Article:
Philip Platzer’s Rowing Shoot
Austrian photographer Philip Platzer recently tackled a tough assignment, shooting a relatively un-photographed sport: rowing. Platzer was tasked with shooting the Lightweight Double team of brothers Paul and Bernhard Sieber as they trained for their next big goal – the 2016 Olympic Games in Rio.
Due to his experience in shooting motorsports, Platzer decided to take a different approach by using a rig-shot and triggering the camera remotely even though the conditions were not ideal: “Through the longer exposure time one can get great movement photos with the subject crystal clear in the centre of pure movement. Sounds great, only here, there was no car, and the oars would add to the rocking of the boat creating a parallel movement which makes the photos unfocused,” says Platzer.
After discussing this problem with the Sieber brothers, they agreed to try a movement shot with the oars still: “I secured the camera with suction cups and a tripod to the boat, secured the whole thing with leashes, with the hope that should it fall into the water, it wouldn’t detach itself from its moorings and sink. I employed an ND-Filter to enable me to use daylight to achieve an exposure time of 1/10 to work with. I took the shots with a Pocket Wizard from a secondary boat, travelling slightly behind the main boat.”
However things were a bit rocky: “As we began, it became apparent that we had a problem – in order to capture both athletes, the camera had to be positioned at least 50cm from the middle of the boat to one side. This, however, along with a tripod, camera and rig. This created a balance problem for the boat, which had become side heavy, making it extremely strenuous for the brothers to travel at full speed, whilst shifting their balance to compensate for the weight – however, the brothers maintained this long enough for me to get some shots.”
Platzer was happy with the final results: “As I was unsure of the results of the shots, we then did a second take with the camera in a more central position, to ensure we got our action shot. As it turned out, all of the shots came out perfectly, achieving exactly what we had been hoping for, a credit to the brothers and their balance!”
Read the latest stories
5 Tips for shooting Skydiving and Wingsuit Flying
Photographer Michael Clark recently completed another great shoot in Arizona with the Red Bull Air Force. Shooting B.A.S.E. jumping, skydiving and wingsuit flying is notoriously difficult even for top photographers – so Red Bull Illume caught up with Clark to discuss some pro tips. Enjoy five great tips from the adventure sports photographer below:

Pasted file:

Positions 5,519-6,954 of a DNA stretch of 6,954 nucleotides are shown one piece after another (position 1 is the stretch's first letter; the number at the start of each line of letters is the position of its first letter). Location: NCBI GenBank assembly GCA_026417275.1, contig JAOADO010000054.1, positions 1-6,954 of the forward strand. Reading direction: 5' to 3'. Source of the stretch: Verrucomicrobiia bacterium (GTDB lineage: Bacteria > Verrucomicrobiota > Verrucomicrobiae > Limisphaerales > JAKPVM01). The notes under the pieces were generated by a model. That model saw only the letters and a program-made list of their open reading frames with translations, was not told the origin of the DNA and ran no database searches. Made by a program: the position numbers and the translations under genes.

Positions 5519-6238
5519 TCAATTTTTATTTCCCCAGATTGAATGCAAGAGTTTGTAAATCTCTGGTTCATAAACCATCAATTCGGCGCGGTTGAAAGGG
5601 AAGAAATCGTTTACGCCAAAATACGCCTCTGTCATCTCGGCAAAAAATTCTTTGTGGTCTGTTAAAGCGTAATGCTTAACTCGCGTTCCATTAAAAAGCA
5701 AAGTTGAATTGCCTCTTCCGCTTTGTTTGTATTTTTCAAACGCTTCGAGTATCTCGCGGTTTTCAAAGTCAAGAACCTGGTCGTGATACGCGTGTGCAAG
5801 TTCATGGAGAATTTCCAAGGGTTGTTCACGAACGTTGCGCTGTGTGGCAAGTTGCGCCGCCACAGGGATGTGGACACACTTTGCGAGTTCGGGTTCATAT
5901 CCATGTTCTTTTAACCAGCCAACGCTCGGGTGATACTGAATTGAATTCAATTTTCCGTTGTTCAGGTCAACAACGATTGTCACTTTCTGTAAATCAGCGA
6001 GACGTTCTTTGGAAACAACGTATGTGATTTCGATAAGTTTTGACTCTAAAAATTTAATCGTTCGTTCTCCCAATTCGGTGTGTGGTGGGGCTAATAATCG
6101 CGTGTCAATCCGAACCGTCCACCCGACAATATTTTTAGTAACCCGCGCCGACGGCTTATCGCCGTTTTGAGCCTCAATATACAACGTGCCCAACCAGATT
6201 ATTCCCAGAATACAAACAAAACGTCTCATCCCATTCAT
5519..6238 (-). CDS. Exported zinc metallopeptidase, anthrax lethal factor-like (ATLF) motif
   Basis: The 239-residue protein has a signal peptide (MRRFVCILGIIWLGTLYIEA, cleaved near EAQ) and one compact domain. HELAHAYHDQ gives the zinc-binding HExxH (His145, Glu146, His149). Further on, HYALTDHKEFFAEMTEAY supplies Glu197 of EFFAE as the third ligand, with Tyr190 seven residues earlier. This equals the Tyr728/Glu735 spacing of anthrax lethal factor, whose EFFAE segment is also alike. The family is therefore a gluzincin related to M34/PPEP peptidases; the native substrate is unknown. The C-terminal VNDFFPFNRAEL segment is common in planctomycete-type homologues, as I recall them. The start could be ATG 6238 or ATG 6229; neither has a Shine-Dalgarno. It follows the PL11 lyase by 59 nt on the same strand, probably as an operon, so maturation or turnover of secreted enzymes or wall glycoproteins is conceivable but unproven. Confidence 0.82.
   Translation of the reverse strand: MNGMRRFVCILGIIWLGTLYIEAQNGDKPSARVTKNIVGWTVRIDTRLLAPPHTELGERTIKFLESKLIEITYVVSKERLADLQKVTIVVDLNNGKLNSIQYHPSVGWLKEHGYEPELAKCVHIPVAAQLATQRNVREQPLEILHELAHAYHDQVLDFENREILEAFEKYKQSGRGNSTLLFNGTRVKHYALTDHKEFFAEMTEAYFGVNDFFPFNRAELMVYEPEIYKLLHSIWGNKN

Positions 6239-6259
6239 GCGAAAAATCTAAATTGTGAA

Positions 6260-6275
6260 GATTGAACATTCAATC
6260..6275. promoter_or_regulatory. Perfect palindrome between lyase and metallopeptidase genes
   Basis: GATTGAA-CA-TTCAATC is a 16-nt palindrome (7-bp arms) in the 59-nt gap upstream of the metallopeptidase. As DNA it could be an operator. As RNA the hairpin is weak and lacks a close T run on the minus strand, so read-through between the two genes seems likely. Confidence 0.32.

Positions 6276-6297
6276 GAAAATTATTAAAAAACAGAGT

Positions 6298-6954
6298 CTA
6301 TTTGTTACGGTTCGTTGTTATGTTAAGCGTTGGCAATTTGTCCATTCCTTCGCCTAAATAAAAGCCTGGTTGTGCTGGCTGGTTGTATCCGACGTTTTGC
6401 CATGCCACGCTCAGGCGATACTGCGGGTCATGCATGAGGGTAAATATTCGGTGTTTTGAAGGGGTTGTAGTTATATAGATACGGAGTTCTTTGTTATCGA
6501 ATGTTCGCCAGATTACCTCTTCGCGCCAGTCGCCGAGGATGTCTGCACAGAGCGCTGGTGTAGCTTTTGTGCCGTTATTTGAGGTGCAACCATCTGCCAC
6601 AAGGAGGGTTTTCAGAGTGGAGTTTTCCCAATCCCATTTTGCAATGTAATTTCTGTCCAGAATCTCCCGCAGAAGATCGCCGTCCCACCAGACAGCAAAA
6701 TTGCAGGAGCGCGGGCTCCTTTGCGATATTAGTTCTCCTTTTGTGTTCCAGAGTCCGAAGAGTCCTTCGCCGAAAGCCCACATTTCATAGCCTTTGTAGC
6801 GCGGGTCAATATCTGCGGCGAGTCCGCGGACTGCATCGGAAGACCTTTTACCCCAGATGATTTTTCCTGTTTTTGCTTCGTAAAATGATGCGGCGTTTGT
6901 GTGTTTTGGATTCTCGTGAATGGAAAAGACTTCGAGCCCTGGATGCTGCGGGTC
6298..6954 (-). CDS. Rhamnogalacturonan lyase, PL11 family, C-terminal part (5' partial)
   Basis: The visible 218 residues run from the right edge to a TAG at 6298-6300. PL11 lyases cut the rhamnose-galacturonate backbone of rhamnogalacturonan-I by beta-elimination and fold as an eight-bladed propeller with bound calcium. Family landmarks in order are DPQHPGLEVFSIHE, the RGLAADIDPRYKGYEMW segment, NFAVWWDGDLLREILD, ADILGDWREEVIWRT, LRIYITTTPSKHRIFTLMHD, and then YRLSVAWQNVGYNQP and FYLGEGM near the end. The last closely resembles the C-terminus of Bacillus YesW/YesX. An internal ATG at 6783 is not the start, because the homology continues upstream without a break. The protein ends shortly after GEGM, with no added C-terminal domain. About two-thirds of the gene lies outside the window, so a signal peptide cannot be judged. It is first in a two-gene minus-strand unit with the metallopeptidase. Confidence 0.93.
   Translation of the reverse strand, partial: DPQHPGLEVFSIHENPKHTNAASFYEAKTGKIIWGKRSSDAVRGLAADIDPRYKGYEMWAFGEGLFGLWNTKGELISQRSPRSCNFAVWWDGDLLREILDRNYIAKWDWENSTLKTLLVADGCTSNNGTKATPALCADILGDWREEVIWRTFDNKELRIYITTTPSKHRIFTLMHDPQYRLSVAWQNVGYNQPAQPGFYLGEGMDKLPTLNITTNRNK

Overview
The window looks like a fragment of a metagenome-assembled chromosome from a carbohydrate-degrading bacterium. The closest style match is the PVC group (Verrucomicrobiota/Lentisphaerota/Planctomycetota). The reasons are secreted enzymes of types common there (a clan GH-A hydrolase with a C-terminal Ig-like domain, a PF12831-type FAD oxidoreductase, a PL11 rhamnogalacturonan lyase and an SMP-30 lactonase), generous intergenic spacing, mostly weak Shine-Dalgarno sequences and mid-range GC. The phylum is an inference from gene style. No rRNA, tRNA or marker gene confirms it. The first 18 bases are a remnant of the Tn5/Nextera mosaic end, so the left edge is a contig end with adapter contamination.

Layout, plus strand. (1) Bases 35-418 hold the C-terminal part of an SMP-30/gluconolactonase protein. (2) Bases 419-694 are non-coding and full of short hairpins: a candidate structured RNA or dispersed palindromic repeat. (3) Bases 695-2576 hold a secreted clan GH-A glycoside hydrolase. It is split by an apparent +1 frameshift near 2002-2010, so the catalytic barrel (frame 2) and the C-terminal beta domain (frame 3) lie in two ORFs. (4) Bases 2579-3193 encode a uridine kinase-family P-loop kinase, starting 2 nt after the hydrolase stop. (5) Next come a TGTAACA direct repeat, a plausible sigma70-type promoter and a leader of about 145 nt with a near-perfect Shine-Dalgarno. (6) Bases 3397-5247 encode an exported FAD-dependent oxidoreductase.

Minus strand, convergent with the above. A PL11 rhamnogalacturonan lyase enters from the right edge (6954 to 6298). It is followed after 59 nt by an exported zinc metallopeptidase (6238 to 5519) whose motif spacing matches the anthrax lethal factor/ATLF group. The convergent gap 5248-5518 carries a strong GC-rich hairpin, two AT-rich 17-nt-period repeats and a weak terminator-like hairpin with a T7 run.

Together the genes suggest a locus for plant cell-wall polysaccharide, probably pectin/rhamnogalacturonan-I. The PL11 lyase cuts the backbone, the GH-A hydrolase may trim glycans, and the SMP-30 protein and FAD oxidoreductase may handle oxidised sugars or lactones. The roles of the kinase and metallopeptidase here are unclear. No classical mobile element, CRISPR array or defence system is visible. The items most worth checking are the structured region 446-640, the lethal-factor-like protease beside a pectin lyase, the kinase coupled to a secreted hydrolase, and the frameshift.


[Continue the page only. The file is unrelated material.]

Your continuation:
#1 Use a high framing rate
The athletes are falling away from you at 9.81 m/s2, which means within a second they are moving at over 160 km/h. Hence, it helps massively to have a camera with a fast framing rate. I’d say 8 frames per second (fps) minimum, 10-12 fps or more is a much better option.
#2 Work with the athletes to set up the shot
Before they jump off the cliff or exit the airplane, have a discussion with the athletes so that you know what they are going to do and you can position yourself accordingly. When working with B.A.S.E. jumpers get as close to the take off positions as possible or move to the side so you can get a figure-in-a-landscape type image showing part of the huge cliff and the exposure. If you are mounting a camera on a skydiver’s helmet, explain what type of images you would like to get. It will usually take several jumps to help get things dialed in if you are directing the athlete.
#3 Use remote cameras to get additional images
Since the athletes become a dot in the sky so quickly, the only way to get images in the air is with a camera mounted on a helmet that is either remotely triggered or constantly shooting via an intervalometer. My Nikon D4 can shoot raw images at 4 fps until it fills up the card. Hence, I can mount it on a helmet and just let it rip for the entire descent. Andy Farrington, of the Red Bull Air Force team, uses a mouth trigger to take images with his Canon 5D Mark III. He bites down on the trigger while flying to shoot images and composes them with a custom made eye-sight.
#4 For B.A.S.E. jumping use PocketWizards to trigger multiple cameras
When shooting B.A.S.E. jumping I use multiple cameras set up on tripods to shoot the action from a few different angles. To trigger the cameras, I use PocketWizard radio transceivers. I mount one on the camera I am shooting with and then attach one to each of the other cameras so that every time I take a photo the remote cameras are also firing.
#5 Crank your ISO up to gain Depth of Field
Because the athletes are moving so fast, the autofocus on even the best pro DSLRs will have a hard time keeping up and you won’t really have any idea of where they are going to be in the frame until they jump. In some cases just keeping the athlete in the frame can be difficult. Hence, I recommend cranking up the ISO settings and using a smaller aperture like f/8 or f/11 if possible. Doing so will give you an extra cushion with the autofocus, making sure that the athletes are in focus no matter what the composition.